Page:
What Does Texas Shooting Case Tell Us About Subpoenas / Warrants for iPhone & iCloud Information?

4th Amendment

 

On November 5, 2017, 26-year old Devin Patrick Kelley allegedly shot and killed 26 people at the First Baptist Church in Sutherland Springs, Texas.  Mr. Kelley’s body was reportedly recovered from a Ford Expedition; he was found deceased from a single bullet wound (entering above right ear and exiting rear left of skull) and a bloodied iPhone SE was located on the vehicle’s floorboards.  A photo of the shooter’s iphone (above) was attached to the probable cause affidavit.  Investigating a state charge of capital murder, the Texas Rangers sought and obtained a November 9, 2017 warrant seeking the alleged shooter’s iPhone and iCloud data from Apple.  Their response presumably is due on or about Monday, December 11, 2017.

The probable cause affidavit and the search warrant tell us several things about the sophistication of law enforcement in making these requests but it also provides some insight as to what data on your iPhone or in the iCloud is encrypted and possibly unavailable to law enforcement barring exceptional means.

[The following discussion applies to iDevices operating on iOS 8.0 and later.  That version of the operating system was released more than three years ago so and iPhones starting with iPhone 6 came with that version pre-installed.  More succinctly, if your phone is less than three years old and/or you’re running 8.0 or above, the following applies to you.  Earlier phones/iOS versions are less secure.  The shooter’s phone, an iPhone SE, is a fairly sophisticated 2016 device which was roughly contemporaneous with the iPhone 6 (smaller screen but it had Touch ID).]

WHAT DID THE WARRANT SEEK FROM APPLE?

The Search Warrant specifically seeks “iCloud accounts identified by the below listed identities, information, and/or devices” and then provided Kelley’s name, DOB, address, phone number, and IMEI/ESN numbers.  From January 1, 2016 – November 9, 2017 (notably, the date of the subpoena which was four days after the event), law enforcement sought a list of 14 items you can read here.  The highlights include:

  • All account information, including IP logs and associated devices
  • Photo Stream content and metadata
  • iCloud content
  • Bookmarks, reading lists, tabs, backups of all Apple devices stored on the iCloud
  • Email, Contacts, Calendar, Notes, Reminders
  • All activity, connection, and transaction logs (with IP addresses) for any use of FaceTime, iCloud, iTunes, IM, and other services, including Game Center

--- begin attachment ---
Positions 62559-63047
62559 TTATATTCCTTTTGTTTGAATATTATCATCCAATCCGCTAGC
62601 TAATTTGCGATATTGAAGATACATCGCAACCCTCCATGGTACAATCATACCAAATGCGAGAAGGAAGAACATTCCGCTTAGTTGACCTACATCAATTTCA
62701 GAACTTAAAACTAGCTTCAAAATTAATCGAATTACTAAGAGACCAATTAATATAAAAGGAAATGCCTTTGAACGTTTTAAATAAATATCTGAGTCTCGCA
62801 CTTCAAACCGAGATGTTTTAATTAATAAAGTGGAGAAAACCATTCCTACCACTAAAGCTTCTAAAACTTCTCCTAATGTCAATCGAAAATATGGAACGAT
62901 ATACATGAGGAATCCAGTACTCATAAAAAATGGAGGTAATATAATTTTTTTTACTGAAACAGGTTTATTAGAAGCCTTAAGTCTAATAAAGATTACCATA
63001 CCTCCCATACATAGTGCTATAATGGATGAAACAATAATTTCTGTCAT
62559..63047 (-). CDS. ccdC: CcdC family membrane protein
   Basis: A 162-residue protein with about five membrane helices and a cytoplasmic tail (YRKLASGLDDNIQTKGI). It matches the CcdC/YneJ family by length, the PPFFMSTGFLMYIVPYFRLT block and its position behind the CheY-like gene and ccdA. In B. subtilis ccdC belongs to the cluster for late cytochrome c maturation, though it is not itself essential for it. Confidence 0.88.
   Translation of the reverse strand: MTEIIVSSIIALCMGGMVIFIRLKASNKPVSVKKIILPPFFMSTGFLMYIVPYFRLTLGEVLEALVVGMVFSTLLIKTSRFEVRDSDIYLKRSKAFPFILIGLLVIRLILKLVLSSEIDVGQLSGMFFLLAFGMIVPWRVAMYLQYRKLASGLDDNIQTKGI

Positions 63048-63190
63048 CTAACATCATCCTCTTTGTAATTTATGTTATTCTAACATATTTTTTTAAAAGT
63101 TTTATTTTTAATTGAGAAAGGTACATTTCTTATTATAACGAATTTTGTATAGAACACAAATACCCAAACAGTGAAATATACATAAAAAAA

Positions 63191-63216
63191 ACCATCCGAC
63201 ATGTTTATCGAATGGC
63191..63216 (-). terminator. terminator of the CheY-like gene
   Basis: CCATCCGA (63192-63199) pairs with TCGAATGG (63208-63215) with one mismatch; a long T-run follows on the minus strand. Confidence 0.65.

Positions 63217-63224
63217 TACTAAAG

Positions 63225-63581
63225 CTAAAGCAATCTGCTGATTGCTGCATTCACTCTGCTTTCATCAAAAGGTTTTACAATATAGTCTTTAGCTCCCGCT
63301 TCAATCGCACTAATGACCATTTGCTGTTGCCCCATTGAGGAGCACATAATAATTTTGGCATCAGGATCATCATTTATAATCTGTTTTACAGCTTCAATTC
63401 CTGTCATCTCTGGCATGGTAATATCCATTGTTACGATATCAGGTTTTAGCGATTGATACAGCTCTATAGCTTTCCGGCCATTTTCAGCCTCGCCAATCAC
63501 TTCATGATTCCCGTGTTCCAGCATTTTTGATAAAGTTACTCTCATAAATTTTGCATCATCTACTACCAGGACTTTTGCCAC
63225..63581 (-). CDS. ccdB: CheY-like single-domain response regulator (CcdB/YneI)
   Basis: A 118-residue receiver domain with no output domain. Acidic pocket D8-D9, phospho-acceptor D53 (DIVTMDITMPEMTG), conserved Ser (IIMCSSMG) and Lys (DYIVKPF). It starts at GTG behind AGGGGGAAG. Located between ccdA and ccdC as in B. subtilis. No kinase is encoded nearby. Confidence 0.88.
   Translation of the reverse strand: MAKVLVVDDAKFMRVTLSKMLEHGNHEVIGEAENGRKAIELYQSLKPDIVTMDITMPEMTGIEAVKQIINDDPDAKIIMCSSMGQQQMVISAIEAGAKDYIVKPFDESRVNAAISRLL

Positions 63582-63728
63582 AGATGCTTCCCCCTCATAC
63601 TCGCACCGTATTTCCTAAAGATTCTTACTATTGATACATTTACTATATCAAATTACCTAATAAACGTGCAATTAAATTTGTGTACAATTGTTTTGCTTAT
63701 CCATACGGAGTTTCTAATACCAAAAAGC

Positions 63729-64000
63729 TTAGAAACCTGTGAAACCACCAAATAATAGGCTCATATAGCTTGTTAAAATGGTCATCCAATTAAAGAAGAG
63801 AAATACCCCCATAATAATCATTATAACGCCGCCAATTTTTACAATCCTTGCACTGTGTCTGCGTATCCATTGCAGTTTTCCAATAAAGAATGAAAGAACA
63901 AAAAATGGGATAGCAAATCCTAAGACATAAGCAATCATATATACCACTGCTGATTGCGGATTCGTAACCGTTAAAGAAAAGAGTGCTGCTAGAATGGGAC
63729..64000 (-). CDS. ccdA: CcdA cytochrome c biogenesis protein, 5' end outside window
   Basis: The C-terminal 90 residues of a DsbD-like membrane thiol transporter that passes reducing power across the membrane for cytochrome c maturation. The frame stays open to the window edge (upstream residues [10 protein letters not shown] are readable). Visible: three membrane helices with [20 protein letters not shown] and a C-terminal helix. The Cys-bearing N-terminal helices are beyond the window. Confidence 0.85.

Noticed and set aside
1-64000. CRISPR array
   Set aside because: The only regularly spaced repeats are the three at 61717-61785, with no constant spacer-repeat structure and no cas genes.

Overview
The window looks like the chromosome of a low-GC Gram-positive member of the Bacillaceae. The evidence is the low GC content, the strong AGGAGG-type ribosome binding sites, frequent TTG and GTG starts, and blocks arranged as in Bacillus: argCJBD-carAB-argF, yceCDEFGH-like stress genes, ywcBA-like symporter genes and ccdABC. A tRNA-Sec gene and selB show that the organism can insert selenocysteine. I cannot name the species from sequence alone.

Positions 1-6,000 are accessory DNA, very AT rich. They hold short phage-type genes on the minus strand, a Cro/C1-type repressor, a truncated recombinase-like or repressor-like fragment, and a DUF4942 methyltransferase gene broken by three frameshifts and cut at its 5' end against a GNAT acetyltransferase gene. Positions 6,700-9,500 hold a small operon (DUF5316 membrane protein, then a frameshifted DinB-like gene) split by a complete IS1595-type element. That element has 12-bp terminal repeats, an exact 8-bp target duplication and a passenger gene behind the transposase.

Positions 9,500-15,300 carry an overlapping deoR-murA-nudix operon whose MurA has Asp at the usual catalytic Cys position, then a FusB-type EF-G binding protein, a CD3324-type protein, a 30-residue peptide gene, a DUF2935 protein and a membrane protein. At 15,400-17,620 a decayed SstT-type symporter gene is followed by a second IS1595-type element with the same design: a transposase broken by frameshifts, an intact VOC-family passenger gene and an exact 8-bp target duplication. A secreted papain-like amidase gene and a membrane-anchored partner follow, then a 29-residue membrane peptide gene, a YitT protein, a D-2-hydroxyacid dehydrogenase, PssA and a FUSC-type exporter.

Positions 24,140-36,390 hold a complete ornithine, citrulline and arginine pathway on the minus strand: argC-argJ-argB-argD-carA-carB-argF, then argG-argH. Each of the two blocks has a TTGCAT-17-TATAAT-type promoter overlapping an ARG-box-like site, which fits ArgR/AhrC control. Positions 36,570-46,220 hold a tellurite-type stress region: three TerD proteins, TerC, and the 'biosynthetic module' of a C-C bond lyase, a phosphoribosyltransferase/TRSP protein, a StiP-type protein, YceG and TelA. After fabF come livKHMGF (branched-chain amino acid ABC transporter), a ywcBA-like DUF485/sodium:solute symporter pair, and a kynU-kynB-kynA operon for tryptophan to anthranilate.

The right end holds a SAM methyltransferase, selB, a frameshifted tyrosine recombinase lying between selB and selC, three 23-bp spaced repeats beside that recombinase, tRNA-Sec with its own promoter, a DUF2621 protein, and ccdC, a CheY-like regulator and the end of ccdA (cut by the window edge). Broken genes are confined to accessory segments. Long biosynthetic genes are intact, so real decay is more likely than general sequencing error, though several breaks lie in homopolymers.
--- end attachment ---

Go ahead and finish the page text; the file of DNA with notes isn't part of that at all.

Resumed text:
• “All files, keys or other information necessary to decrypt any data produced in encrypted form, when available to Apple (including, but not limited to keybag.txt and fileinfolist.txt files)”

[the keybag.txt apparently holds the device password and the encryption key while fileinfolist.txt appears to be a device file directory]

A few minor notes: law enforcement was given everything they requested by the court; there was little discussion about the phone itself in the PC affidavit except to claim that they believed Kelley’s information was synced to iCloud (unclear why they believe so) and that the data “could help identify additional witnesses with pertinent information as well as possible motives…”

HOW MIGHT APPLE RESPOND?

According to Apple’s Legal Process Guidelines (June 2017), they list approximately twenty data points which could be produced in response to a proper law enforcement warrant or subpoena.  Here are some of the more interesting data assets that Apple may (or may not) produce:

  • Device registration – Apple admits that it does not verify this customer information
  • iTunes purchases / interactions
  • iCloud – “all iCloud data stored by Apple is encrypted at the location of the server.  [Apple gives third party vendors the keys except for backup information]  Apple retains the encryption keys in its U.S. data centers.”
  • Find My iPhone – device location services information is stored on the phone and is unavailable to Apple.  However, Find My iPhone connection logs are available to Apple for a period of 30 days.
  • Passcode Locked iOS Devices – “Apple does not possess the encryption key.”
  • FaceTime / iMessage – “Apple has no way to decrypt Facetime [or iMessage] data.  Apple cannot intercept Facetime [or iMessage] communications.”  Apple does maintain call and message logs for 30 days.

BOTTOM LINE FOR USER PRIVACY

Users who wish maximum protection for iDevice content should avoid or significantly limit what data is backed up to the iCloud since Apple has the encryption keys and may be compelled to produce that information in response to a valid subpoena or warrant.  Content on an iDevice should be password protected (and thereby encrypted) with the password safely stored or memorized.

Current versions of iOS allow for quick disabling of FaceID and TouchID so that users can enjoy the convenience but swiftly disable that feature (see here).  Be mindful that recent court decisions suggest that courts can compel production of passwords (or hold the person in contempt) and, for more serious crimes like the Texas or San Bernadino shootings, it appears that FBI and intelligence agencies may have the resources to overcome phone encryption.  However, setting aside extreme examples, maintaining good password protection AND leaving content on the phone appears to be the current best method to maintain privacy.

Image credit: San Antonio Express-News

 

 

 

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